Two in three carded athletes who are currently pursuing education indicated that they are likely (or extremely likely) to use the deferred tuition credits from the AAP to complete university.
Among student athletes, it is the older, and part-time students who are more likely to say that they will use the deferred credits from AAP towards their university degree. This intention is more prominent among men, compared with women, as well as among Francophones, compared with Anglophones.
Athletes participating in winter sports, as well as those pursuing individual sports, are more apt to apply AAP credits toward their university degree than athletes engaged in summer or team sports.
6.5Education and Previously carded Athletes
Roughly one in three previously carded athletes who responded to the survey have at least some university education, and another one in three have completed a university degree. By comparison, 28 per cent of the general public have some post-secondary education and 15 per cent have a university degree (Bachelor’s level or higher)9. Liberal arts, social sciences or humanities and medicine, dentistry, nursing and other health science fields were all cited in relatively equal numbers as fields of study.
As with currently carded athletes, just over half of previously carded athletes indicated that they are currently attending school. This is on a full-time basis in about half of the cases, and about half are pursuing university degrees.
Six in ten carded athletes are currently employed in one form or another, although only 16 per cent are employed on a full-time basis. In fact, unlike employment in the broader labour force, there is a considerably higher proportion of athletes who are employed part-time, relative to full-time employment and a much higher rate of contract or seasonal employment (although self-employment is similar to the proportion found in the broader labour force). Nearly four in ten carded athletes (37 per cent) are not currently in the labour force, and very few of those are actively looking for work (15 per cent of those not employed or six per cent of the athlete population) - which is quite similar to the findings in 1992 and 1997. Although it would seem that part-time work is on the rise, in fact, when seasonal and contract are included, the percentage distribution of athletes who are working but doing so less than full-time is similar.
The oldest athletes are the most likely to be employed on a full-time basis or self-employed. Since younger athletes (under 25) are the most likely age group to be actively involved in their academic studies, it is not surprising that they are least likely to be employed. In fact, 58 per cent are not employed, compared with 36 per cent of 24-26 year olds and 26 per cent of those over 26. Athletes with a university degree (who are also older) are much more likely than those who have less than a college education to be employed. Francophone athletes are less likely to be employed than Anglophone athletes.
Developing athletes are somewhat more apt to be employed on a seasonal or contractual basis than more senior carded athletes, whereas athletes with international cards are somewhat more prominent among those full-time employed.
Of the athletes working full-time, one in five report under 36 weeks of full-time work during the year, another one in five report between 36 and 40 weeks of full-time work. Over half of athletes working full-time, do so on a regular basis, working more than 40 weeks of the year.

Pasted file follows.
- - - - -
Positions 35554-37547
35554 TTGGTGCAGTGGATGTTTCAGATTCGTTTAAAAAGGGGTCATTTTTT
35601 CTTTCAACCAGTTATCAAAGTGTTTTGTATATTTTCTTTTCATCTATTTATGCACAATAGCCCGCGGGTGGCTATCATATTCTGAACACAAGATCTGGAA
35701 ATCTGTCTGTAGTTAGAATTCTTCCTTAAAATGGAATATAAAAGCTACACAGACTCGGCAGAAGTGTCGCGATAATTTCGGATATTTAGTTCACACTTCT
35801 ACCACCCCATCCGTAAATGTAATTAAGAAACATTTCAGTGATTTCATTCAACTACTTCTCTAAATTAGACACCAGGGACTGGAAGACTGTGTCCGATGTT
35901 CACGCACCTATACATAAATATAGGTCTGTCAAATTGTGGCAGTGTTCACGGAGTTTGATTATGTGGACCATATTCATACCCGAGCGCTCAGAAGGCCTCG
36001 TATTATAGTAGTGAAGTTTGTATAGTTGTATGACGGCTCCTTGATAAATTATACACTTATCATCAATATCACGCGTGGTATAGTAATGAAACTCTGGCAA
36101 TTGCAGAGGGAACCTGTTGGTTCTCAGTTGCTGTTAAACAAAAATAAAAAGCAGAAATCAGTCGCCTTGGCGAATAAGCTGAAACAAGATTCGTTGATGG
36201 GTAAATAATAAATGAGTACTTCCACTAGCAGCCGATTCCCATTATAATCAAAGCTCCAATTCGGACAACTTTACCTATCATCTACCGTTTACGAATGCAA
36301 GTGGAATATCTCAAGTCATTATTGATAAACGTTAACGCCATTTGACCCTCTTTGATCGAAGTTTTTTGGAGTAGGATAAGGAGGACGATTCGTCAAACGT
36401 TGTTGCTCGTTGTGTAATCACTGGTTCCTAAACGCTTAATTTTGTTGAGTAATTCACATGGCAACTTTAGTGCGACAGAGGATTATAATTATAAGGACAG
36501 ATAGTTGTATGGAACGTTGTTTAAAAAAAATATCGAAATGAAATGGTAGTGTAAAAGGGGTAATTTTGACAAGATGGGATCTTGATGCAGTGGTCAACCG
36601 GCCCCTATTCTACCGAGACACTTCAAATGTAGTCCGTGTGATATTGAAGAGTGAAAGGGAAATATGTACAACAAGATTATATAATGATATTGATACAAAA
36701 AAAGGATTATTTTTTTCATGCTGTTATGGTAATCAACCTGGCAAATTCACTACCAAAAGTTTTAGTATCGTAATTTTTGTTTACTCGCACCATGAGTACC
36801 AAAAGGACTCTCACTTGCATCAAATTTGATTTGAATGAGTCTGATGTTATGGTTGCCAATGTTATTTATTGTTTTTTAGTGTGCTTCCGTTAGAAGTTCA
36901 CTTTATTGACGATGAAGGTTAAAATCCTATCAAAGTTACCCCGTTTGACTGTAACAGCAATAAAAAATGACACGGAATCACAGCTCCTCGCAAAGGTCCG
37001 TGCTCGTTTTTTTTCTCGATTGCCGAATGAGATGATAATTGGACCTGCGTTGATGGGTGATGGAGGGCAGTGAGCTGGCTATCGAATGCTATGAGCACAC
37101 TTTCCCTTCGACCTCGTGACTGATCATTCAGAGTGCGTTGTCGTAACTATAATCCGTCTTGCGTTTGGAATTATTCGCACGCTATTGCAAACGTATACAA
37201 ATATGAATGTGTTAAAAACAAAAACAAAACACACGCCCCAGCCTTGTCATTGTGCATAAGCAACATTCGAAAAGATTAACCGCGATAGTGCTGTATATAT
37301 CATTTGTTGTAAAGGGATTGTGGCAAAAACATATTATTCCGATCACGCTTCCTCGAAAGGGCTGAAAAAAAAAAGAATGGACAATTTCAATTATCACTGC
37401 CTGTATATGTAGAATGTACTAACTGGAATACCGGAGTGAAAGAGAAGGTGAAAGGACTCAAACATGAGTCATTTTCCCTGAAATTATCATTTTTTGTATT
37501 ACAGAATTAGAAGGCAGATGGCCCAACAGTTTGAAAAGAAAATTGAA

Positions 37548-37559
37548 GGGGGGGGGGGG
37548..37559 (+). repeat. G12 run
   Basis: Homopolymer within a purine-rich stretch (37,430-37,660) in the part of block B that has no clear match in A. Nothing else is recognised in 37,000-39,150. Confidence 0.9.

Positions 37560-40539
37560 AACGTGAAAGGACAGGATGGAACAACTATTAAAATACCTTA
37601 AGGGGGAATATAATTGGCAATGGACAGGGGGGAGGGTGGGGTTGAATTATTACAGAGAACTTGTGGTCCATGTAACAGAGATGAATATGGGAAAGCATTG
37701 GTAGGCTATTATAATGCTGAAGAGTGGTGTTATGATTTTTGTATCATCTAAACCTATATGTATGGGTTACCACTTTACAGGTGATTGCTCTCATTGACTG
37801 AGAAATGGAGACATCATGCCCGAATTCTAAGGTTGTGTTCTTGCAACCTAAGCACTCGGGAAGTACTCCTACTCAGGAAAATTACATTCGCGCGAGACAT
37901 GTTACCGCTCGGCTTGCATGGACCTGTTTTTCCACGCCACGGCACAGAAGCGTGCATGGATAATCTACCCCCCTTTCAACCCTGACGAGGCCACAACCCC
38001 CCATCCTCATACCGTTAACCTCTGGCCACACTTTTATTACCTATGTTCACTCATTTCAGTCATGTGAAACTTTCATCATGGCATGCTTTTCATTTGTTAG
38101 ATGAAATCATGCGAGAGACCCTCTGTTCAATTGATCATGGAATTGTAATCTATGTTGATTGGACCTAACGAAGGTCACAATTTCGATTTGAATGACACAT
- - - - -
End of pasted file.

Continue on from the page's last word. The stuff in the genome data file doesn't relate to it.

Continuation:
Of those athletes who worked part-time in the past year, two in three did so for 35 or fewer weeks of the year. Only one in five part-time athletes worked for more than 40 weeks of the year.
The largest proportion of athletes (one in five) report working in the recreation and sport fields followed by athletes working in the social sciences, sales and service, and business and finance (each at just over one in ten).
Recreation and sport is far more often the chosen area of employment among athletes with commercial opportunities than it is among those who do not have these same opportunities.
Social sciences is somewhat more prevalent among the oldest athletes (over 26), as well as those with a university level of education.
The youngest athletes (under 25) are substantially more likely to report working in the sales and service industry (31 per cent of employed athletes in this age group do, compared with six to ten per cent of older athletes). Similarly, this occupation is more often filled by athletes with no post-secondary education.
a)Employment of Previously carded Athletes
One in four previously carded athletes are working full-time in the past 12 months, and a slightly smaller proportion are currently looking for work. Of employed previously carded athletes, about one in three work full-time, on a regular basis, with the remainder working part-time. Roughly one in four are employed in recreational and sport occupations, however, most do not have a sport-related job.
Previously carded athletes perceive that their personal income is lower than it would have been otherwise as a result of their sport career.10 Relatively few said that their athletic career has led to a higher level of income, mainly a result of their athletic skills and their ability to be flexible and effectively manage stress. In 1992, by comparison, nearly half of previously carded athletes (47 per cent) said that they perceived no difference in their personal income as a result of their sport career. Nearly one in three (29 per cent) perceived their income to be lower as a result of their sport career and only slightly fewer (25 per cent) perceived their income to be higher.